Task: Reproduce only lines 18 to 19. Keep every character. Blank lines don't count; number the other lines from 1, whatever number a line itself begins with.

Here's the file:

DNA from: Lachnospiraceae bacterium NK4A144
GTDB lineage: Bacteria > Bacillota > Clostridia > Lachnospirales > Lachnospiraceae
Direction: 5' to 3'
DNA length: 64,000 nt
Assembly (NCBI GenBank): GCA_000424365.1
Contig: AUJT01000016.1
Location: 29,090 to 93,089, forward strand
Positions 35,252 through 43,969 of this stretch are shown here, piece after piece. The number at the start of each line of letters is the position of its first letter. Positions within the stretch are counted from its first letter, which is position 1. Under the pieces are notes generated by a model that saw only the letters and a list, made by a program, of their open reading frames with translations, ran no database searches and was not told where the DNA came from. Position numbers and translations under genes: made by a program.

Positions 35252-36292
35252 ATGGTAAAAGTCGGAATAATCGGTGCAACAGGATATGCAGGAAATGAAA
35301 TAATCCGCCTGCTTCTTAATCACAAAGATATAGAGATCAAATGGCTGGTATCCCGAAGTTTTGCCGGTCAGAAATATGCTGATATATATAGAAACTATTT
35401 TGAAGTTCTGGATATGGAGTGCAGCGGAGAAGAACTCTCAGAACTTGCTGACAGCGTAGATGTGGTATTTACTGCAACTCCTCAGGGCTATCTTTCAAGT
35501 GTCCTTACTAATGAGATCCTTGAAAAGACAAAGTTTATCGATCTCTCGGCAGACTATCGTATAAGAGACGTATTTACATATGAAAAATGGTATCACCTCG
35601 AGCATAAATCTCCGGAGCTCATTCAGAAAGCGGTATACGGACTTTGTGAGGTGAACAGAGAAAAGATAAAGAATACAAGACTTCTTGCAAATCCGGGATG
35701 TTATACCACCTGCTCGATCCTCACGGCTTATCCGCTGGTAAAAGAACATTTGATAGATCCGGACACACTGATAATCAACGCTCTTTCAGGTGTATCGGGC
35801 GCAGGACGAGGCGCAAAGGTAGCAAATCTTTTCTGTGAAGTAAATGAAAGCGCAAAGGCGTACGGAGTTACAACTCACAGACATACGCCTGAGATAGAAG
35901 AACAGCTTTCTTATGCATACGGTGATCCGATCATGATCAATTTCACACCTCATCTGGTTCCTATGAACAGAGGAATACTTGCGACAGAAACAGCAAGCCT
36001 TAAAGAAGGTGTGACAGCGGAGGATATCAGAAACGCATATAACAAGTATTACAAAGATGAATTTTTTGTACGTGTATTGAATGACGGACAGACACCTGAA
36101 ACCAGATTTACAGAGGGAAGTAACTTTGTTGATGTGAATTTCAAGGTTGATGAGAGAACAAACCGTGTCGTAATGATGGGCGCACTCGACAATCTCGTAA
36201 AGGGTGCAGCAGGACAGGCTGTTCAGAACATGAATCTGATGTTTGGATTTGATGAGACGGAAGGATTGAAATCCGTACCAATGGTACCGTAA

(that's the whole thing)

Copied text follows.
36001 TAAAGAAGGTGTGACAGCGGAGGATATCAGAAACGCATATAACAAGTATTACAAAGATGAATTTTTTGTACGTGTATTGAATGACGGACAGACACCTGAA
36101 ACCAGATTTACAGAGGGAAGTAACTTTGTTGATGTGAATTTCAAGGTTGATGAGAGAACAAACCGTGTCGTAATGATGGGCGCACTCGACAATCTCGTAA